Alabama fans are incredibly excited for Josh Primo next season, and rightfully so. He is one of the best recruits that Alabama has brought in in a long time from a standpoint of where he was ranked in high school, and he is coming into a system that should suit him well on the offensive end of the floor. His frame is a bit wiry at this moment, but with time in the weight room, he can become an impactful multi-positional defender with his 6-9 wingspan. Whether or not Primo stays in Tuscaloosa for one season or multiple, he will be an instant impact at the Capstone and play an important role for Nate Oats and company.
One of the later commitments in the 2020 class was Darius Miles, a 6-7 forward originally from Washington, D.C. who played his final year of high school basketball on the IMG Academy prep team. Ace recruiter Bryan Hodgson was at IMG in February to see another prospect when he happened to see Miles playing on another court. Hodgson began to recruit Miles shortly after, which culminated in the four-star’s commitment to Alabama on April 7th.
Miles is a lanky left-handed forward that has plenty of offensive skill from all three levels of the floor. His athleticism allows him to finish above the rim, and even though his frame isn’t completely filled out, he shows a level of strength to finish through contact. From the outside, he has a smooth jumper that has a relatively high release point, which allows his shot to not be easily blocked, while also making them at a solid rate, even if he doesn’t default to shooting threes as opposed to getting to the rim. Miles also has a knack for creative dribble moves at 6-7 that make him much more difficult to stay in front of.
From a defensive perspective, Miles has a long frame that allows him to wreak havoc on ballhandlers, picking pockets with ease and making the lives of ballhandlers much more difficult. He also has made many impressive blocks at the rim with his high-level athleticism and long arms. The key for Miles is to put on some muscle while maintaining his current level of skill so that he can’t be bullied by larger players in the high post. Given the current state of the Alabama roster and the amount of players that are worthy of playing time, Miles is going to have his work cut out for him to win minutes in year one, but the future prospects of Miles on Alabama’s roster should give Alabama fans plenty of optimism for 2021 and beyond, and Miles could earn a spot in the rotation if he comes to Tuscaloosa and impress from day one.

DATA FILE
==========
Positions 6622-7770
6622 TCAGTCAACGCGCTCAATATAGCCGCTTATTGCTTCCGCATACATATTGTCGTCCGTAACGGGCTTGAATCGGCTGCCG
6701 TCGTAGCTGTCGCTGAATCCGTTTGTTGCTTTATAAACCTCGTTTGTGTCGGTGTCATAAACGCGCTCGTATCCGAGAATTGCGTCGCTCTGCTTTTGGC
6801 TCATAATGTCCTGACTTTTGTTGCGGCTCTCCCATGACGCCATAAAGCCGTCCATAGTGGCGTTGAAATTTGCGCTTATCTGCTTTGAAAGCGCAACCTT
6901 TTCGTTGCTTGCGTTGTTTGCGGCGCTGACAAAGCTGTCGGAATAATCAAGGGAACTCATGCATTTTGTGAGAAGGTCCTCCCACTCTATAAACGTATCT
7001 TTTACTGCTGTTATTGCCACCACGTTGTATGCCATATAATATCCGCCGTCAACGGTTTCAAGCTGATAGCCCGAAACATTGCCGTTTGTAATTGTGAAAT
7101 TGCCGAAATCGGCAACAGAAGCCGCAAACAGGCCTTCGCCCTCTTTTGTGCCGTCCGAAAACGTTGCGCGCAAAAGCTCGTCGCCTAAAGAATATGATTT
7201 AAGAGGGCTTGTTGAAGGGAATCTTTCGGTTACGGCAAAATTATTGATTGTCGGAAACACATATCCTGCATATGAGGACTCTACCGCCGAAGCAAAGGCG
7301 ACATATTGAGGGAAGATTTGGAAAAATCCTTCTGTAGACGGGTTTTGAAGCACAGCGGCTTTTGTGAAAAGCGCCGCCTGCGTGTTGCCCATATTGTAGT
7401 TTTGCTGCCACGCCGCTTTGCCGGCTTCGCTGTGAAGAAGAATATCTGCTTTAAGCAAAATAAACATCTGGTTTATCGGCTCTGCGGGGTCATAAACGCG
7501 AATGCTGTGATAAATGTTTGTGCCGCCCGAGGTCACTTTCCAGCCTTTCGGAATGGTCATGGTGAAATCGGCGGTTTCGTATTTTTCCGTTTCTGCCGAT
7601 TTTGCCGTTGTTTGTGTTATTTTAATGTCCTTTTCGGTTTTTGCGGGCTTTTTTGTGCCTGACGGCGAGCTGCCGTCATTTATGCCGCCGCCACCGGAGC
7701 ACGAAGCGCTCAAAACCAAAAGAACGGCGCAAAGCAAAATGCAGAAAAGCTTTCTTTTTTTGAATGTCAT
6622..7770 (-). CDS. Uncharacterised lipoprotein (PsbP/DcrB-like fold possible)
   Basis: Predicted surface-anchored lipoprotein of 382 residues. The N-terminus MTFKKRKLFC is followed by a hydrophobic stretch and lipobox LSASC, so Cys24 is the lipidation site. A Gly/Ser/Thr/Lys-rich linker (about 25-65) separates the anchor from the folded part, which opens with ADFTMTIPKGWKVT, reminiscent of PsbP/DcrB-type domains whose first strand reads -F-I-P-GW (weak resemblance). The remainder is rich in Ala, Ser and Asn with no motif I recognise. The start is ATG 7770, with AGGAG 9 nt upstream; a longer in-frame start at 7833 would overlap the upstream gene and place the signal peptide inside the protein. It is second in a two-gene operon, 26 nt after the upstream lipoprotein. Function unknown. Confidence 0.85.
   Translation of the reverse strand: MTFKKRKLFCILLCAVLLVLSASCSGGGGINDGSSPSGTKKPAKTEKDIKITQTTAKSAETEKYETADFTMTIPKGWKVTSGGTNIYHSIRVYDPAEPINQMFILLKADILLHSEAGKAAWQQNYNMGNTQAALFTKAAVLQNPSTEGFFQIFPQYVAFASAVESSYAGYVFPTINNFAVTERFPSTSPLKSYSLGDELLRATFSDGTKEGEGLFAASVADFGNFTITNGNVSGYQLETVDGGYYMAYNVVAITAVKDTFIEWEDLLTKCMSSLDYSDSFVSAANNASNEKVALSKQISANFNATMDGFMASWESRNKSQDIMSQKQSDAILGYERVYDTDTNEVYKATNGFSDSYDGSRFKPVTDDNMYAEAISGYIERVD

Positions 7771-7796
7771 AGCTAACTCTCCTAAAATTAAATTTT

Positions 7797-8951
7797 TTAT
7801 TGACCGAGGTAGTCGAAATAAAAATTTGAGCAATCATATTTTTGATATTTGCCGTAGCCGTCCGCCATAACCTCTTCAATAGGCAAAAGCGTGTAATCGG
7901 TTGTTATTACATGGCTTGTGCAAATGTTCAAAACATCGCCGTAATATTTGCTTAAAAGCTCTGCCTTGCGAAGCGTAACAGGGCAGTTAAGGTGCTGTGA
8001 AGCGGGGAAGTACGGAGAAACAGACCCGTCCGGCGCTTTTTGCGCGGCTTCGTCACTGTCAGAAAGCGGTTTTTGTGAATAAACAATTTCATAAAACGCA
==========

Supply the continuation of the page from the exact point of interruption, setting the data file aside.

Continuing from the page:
Alabama’s wing crop is much more talented than years past, with a senior leader in Herb Jones, a second-year freshman talent in Juwan Gary, and two newcomers in Joshua Primo and Darius Miles. Each one of these guys will have a role, whether it be in the starting lineup, coming off the bench, or pushing the players in practice to be better. The playing level of Primo and Gary will be one of the major storylines in whether or not Alabama can make a deep tournament run in 2020, but this group will be a major strength for Nate Oats and company moving forward.